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|Long-term tactics start to formulate. illustration photo|
Nguyen Hoai Bao, vice president of wooden furniture exporter Scansia Pacific, explained to VIR that the company is maintaining the stay-at-work operation method with capacity of 20 per cent. “But in order to meet the increasing demand on orders, especially from foreign partners, we are building new plans to resume operations when the social distancing policy is loosened up,” Bao said.
“Building a plan for the short, medium, and long term is important, which will help us keep customers. Of course, applying them will depend on the events of the pandemic and the state’s requirement,” Bao added.
Scansia Pacific, which exports to the likes of the United States and Europe, has a total of 1,600 workers in normal times. Bao said that numerous orders from smaller overseas partners have been cancelled because the company cannot deliver the goods on time. But bigger and more traditional customers such as IKEA from Sweden, Walmart from the US, and John Lewis from the United Kingdom are still patiently waiting for Scansia’s products.
“However, this patience has a limit and if the social distancing policy is still tight in the southern region and manufacturers do not prepare strategies to resume operations soon, they will face the risk of losing large traditional partners as well as main export markets,” Bao said.
Almost all of the plans combine the factors of labour force, materials, markets, transportation, financial capacity, and saving operations.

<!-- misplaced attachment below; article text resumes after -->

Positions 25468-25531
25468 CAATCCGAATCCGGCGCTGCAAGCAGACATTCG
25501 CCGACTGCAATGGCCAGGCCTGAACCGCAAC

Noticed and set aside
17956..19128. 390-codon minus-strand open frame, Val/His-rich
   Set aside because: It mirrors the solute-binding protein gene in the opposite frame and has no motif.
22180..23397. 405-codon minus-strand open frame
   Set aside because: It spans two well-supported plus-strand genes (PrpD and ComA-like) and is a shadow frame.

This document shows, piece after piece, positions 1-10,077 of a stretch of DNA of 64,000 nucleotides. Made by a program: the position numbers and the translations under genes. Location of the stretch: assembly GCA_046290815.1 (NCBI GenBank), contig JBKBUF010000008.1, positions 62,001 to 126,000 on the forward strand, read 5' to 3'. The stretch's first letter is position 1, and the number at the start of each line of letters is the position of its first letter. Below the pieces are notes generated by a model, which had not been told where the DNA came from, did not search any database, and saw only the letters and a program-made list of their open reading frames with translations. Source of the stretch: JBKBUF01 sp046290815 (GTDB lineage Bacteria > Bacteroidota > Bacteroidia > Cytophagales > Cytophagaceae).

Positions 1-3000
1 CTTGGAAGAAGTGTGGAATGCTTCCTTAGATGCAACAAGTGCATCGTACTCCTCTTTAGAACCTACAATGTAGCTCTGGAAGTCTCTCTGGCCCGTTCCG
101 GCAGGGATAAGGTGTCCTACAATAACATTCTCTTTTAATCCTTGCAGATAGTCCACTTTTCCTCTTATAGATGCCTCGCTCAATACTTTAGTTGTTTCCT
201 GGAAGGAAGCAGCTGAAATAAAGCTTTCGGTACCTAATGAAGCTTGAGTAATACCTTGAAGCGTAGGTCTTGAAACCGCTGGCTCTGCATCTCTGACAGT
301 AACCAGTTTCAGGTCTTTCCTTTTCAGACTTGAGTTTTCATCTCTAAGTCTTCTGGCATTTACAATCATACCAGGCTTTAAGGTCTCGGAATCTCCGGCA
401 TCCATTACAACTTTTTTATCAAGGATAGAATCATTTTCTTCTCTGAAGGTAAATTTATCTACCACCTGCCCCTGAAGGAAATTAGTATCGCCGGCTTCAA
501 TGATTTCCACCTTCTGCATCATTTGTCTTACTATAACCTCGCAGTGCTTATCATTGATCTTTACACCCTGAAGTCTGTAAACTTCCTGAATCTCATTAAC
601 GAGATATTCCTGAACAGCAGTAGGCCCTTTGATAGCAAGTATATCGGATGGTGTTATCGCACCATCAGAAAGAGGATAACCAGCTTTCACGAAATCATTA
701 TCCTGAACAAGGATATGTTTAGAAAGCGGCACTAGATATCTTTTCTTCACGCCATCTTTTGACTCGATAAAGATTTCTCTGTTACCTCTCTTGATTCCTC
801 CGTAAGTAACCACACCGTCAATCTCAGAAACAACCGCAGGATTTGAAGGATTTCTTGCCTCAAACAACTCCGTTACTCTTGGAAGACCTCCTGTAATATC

“Among these factors, manufacturers are only proactive in arranging to save the operation process. Along with applying the stay-at-work model, we bought backup oxygen ventilators and set up a separate medical care area connected to local healthcare facilities to organise isolation and take care of patients while waiting for treatment at a higher level. The remaining factors depend on external influences,” Bao said.
Prime Minister Pham Minh Chinh has asked the Ministry of Health to finalise the overall strategy on pandemic prevention so Vietnam could return to a new normal next year. He assigned the ministry to provide guidelines on easing restrictions and restoring activities based on the principle of reopening step-by-step and remaining under control.
At a meeting with 70 medical experts in early September, the PM said that the government understands the country may have to live with COVID-19 instead of doing everything to eradicate it entirely. Accordingly, the government will ease restrictions instead of prolonging lockdowns forever.
“We have set the goal of containment and controlling the outbreak, but we have to know that this war is still a long one and we will have to live with the pandemic for a long time,” he said. “We cannot control it completely and we must adapt and have suitable ways to respond to the situation.”